The ads were “specifically designed to piggyback on the scope of the public’s familiarity with Atari and Breakout, given that millions of consumers, from the youngest gamers to aging Baby Boomers, have been exposed to the game,” the complaint alleges. “The infringement was not hidden, fleeting, or innocuous – Breakout is the central player, and binding thread, across all of the infringing ads.”

Nestlé responds

In a statement, Nestlé notes that the campaign was a UK TV advertisement that ran in 2016.

“The ad no longer runs and we have no current plans to re-run it,” the company said. “We are aware of the lawsuit in the U.S. and will defend ourselves strongly against these allegations.”

Chuck E. Cheese’s Testing Restaurants With No Animatronics

Children today: They still love video games, pizza, and music, but they aren’t as into animatronic animal bands as generations past. That’s why some locations will experiment with taking the robots out and replacing them with humans in animal costumes. Don’t worry, though: Drunken brawls among adult guests are sure to continue.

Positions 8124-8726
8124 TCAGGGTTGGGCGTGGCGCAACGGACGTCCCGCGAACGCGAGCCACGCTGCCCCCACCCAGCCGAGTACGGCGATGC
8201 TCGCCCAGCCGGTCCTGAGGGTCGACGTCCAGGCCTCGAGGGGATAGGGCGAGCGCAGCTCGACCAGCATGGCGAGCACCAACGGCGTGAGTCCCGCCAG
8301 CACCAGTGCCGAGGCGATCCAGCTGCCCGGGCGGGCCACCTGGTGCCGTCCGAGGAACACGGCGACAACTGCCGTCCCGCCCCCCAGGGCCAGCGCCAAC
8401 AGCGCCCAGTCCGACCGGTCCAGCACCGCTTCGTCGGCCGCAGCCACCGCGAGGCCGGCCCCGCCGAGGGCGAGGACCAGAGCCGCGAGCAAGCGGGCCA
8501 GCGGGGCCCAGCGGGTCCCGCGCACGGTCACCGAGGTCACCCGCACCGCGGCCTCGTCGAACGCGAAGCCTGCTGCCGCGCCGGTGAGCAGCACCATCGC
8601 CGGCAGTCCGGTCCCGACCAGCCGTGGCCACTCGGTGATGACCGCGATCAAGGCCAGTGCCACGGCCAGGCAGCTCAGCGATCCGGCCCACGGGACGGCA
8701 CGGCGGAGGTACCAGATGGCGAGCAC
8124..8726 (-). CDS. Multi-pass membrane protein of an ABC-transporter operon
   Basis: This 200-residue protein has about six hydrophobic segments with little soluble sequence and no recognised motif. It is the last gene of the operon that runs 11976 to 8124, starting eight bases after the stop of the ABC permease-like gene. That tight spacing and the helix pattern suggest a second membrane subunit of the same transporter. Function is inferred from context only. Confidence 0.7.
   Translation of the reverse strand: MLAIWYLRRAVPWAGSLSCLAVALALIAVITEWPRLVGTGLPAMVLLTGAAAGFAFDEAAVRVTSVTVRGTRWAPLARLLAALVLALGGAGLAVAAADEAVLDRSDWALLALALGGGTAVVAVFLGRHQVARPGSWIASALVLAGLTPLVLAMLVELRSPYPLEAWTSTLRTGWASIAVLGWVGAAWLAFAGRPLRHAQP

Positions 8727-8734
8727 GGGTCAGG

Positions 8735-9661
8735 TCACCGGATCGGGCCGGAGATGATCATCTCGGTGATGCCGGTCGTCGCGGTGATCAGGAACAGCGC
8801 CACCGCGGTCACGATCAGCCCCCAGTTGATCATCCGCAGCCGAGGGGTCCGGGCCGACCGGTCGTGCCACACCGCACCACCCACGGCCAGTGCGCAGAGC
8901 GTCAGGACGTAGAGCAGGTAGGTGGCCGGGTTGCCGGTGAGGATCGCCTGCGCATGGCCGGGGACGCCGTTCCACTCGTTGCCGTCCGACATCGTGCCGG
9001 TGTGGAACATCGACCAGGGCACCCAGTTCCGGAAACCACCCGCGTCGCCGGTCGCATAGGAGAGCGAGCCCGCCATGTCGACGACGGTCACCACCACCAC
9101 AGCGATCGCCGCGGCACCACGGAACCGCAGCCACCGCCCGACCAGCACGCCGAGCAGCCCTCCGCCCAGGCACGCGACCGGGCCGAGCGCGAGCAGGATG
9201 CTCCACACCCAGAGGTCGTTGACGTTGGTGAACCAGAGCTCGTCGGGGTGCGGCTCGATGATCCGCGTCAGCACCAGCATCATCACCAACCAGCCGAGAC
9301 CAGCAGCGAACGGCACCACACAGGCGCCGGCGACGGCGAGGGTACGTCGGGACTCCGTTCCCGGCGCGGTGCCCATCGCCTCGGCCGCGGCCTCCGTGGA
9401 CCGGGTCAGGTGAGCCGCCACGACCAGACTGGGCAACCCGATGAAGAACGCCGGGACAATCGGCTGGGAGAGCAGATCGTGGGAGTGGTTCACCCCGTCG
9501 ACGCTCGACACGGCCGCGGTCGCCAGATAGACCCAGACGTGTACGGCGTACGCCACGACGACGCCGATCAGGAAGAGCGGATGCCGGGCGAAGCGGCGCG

Dancing with the Mouse

Chuck E. Cheese’s is introducing revamped restaurants that have TV screens, open kitchens, large-format video games, and dance floors, but no stage that features animatronic animals performing music. That’s been a fixture of the restaurant since the beginning, but they just don’t hold kids’ attention like they used to.

“The kids stopped looking at the animatronics years and years ago, and they would wait for the live Chuck E. to come out,” the company’s chief executive, Tom Leverton, told CBS.

Yes, someone dresses up in a mouse costume and dances with children, and kids raised on hyper-realistic animation and video games find that more appealing than the jerky movements of the aging animatronic figures.